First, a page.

The Washington Post reported yesterday that the U.S. Court of Appeals for the DC Circuit has sent back a case filed by the U.S. Postal Service (USPS) against the Postal Regulatory Commission (PRC).  At issue is USPS’s justification for proposed rate hikes. The Postal Service had argued to the PRC that it should be allowed to increase the prices of several mail services, including the price of a first class stamp, at higher than the rate of inflation because the recession had so severely impacted USPS revenues. The PRC responded by saying that even though the recession qualified as an “extraordinary” event, the requested rate increase was predicated upon the USPS’s more on the “long-term structural problems,” rather than the economic downturn.  

We agree with the Postal Regulatory Commission.  

Just like raising taxes won’t close the federal budget deficit, postal price increases cannot be relied on to cover the $238 billion deficit USPS is expected to amass over the next 10 years.  Raising prices (and taxes) changes behavior.  That’s why, for private businesses, raising prices is often one of the last options exercised to raise revenues. In a competitive marketplace raising prices makes it less likely consumers will choose their product.  In fact, the USPS has seen mail volume drop dramatically over the last several years and estimates are that by 2020, it will drop another 15 percent.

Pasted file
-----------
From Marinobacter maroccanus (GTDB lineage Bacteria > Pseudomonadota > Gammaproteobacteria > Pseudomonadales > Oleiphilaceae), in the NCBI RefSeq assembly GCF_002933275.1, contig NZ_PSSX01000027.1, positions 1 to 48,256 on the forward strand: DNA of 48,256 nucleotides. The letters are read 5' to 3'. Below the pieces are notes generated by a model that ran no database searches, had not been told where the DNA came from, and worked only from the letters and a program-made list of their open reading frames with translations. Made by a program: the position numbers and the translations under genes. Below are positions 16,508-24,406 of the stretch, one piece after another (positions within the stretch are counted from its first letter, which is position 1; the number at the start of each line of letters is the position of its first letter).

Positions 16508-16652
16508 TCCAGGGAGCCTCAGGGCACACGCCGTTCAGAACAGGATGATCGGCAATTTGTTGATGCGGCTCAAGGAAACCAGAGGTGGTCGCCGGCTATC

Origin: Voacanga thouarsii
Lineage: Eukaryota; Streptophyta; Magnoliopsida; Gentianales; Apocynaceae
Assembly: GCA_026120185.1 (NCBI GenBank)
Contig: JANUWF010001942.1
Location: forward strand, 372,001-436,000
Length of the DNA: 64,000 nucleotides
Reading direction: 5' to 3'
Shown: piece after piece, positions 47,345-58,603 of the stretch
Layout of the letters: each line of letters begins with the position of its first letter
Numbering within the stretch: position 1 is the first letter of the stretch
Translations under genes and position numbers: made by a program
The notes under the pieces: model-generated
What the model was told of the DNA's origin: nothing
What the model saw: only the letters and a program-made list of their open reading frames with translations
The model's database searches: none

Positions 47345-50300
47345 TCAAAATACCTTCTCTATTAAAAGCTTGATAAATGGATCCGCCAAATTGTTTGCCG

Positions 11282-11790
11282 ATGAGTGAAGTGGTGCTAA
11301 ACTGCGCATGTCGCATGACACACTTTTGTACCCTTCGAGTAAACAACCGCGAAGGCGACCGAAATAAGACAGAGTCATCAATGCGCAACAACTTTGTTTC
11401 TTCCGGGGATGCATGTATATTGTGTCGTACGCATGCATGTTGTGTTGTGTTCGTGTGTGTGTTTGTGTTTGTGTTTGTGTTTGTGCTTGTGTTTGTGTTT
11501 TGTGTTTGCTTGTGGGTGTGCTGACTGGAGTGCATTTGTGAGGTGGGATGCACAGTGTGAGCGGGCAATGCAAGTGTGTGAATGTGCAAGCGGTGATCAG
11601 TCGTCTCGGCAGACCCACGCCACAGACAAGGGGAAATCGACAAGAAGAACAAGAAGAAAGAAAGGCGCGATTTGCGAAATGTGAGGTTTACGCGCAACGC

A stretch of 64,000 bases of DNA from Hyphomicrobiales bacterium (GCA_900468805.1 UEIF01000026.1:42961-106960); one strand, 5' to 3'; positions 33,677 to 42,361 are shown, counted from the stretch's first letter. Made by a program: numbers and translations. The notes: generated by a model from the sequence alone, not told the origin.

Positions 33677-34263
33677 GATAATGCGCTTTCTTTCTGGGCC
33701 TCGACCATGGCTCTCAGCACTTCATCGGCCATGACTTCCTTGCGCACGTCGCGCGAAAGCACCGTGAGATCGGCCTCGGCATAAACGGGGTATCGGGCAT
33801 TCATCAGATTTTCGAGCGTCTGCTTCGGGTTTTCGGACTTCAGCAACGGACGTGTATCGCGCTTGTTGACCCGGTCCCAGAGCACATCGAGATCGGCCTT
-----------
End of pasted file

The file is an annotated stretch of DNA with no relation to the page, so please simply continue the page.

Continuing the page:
When the bottom line sours in the private sector, all those pesky extra luxuries, the fancy cars, drinks, and lap dances, are usually the first to go; it’s unclear whether that’s so at USPS.).  Scandalous stories like that don’t help, obviously.  USPS leadership should continue to look at serious options for reform, like eliminating Saturday delivery, or reforming union bargaining and Congress should stay out if its way.  But even those changes will only work for so long.  The GAO has said the USPS has a broken business model.  The long-term solution is privatization of the postal service.  

Because of its political entanglements, some of these choices are obviously going to be politically difficult to make, but they must be explored and enacted before the taxpayers are on the hook for yet another bailout.